Everyone struggles with how to calibrate social media content for their audience. Meeting after meeting, people sit around tables looking at data: What is the best time to post? What content do we have to offer them? What is our competition doing?
Stop the meetings! The single most effective way to understand your audience is also the simplest:
The catch? Just asking open-ended questions is a terrible idea. Like the myth of crowdsourcing, throwing a vague question will get a slew of irrelevant answers. Here are a few ways we’ve asked networks what they want, and have exponentially scaled many (many!) highly engaged brand communities.
1. Listen to the conversations people have with each other.
When people are talking about your brand in social media, they know it’s in the open. And, they want human interaction from the brand. When they talk, ask them what they mean. It’s really that simple.
While managing KFC’s Twitter, we saw two people talking about getting fried chicken on Friday, and used the hashtag #friedchickenfriday. We wondered, “Is this a thing?” So we asked our followers. People responded, driving a weekly tradition where people would post to their friends at mealtime about getting KFC together on Fridays. In terms of our competitive set, we now owned a whole day of the week they couldn’t.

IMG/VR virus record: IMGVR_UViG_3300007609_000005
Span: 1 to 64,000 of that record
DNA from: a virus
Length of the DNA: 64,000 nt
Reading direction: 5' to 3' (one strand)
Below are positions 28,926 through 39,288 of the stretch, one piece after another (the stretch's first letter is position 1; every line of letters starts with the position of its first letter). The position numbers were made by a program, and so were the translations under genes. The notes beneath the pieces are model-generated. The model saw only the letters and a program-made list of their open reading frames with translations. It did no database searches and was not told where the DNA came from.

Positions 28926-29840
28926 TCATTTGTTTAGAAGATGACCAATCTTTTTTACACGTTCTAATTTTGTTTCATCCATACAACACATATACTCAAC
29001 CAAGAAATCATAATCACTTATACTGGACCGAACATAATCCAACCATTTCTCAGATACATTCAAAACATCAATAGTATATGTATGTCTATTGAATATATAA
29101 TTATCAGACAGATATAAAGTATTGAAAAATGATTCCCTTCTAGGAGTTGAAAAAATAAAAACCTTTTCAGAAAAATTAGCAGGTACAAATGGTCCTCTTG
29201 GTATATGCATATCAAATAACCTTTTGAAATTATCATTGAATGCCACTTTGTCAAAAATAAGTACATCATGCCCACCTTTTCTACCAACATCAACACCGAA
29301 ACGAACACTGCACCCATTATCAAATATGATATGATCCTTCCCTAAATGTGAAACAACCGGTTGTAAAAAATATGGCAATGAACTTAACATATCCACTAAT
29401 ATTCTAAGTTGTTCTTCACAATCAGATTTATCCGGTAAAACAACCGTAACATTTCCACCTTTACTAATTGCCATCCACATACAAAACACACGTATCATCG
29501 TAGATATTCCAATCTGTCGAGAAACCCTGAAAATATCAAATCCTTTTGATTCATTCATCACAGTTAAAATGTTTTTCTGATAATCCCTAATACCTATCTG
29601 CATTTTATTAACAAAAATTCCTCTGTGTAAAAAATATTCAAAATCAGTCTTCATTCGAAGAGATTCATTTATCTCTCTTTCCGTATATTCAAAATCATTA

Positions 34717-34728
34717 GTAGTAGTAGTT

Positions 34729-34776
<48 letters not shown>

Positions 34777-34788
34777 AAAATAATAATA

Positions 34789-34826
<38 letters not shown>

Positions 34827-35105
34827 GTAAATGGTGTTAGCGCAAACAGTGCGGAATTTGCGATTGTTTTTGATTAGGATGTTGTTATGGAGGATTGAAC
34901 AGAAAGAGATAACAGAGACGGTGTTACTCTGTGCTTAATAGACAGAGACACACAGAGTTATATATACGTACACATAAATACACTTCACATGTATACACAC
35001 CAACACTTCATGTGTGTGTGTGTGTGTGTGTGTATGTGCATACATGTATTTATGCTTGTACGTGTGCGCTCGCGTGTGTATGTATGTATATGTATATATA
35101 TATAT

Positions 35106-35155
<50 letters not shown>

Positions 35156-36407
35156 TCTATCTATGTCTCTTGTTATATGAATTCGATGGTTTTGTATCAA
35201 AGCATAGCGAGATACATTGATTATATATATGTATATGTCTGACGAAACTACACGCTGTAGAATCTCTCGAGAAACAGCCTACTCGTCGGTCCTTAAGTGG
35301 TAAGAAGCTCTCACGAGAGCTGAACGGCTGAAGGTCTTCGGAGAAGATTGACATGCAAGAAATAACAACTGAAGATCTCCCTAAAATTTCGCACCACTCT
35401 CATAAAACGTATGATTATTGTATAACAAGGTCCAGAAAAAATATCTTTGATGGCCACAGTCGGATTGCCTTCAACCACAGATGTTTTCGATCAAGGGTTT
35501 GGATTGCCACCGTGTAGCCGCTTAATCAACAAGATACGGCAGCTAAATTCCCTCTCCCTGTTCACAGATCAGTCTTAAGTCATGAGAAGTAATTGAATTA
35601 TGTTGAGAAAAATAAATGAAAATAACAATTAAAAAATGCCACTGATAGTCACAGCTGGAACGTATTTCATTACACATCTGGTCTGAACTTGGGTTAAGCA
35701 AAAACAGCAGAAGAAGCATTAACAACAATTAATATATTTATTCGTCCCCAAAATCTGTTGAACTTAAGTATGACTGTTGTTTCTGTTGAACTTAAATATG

2. Give people choices.
Look for opportunities to let people vote. We started this on cover photos. Normally, our team would create four or five options and then working with a client we would select one to post. Then we realized, if they’re all generally good representations of the brand, why not post them all, and let the one cover photo that gets the most vote go up on our page. That makes the network feel invested in the brand, and rewards engagement with action. Plus, it structures the engagement in a way that is positive for everyone.
3. Embrace the ‘either/or’ option.
One of the more interesting triggers in post construction is giving people the chance to vote between two things. This popped for us when we noticed that among all posts for a particular brand, a simple question like, “At the movies: Gummy Bears or Popcorn?” exploded their comments.
Why? It’s so easy to answer.
The brand has already written the answer for people and no one feels put on the spot, as though their answer could be wrong. The bonus is that by creating the either/or scenario, you will unearth people that feel strongly about a third, personal option. In the example, there were a number of people who jumped in with a snack that wasn’t popcorn or gummy bears.
Hopefully, these examples help give you some structure around what should be the most important facet of your social media presences: giving your biggest advocates the opportunity to tell you exactly what they need to go and evangelize to their friends about what makes a brand great.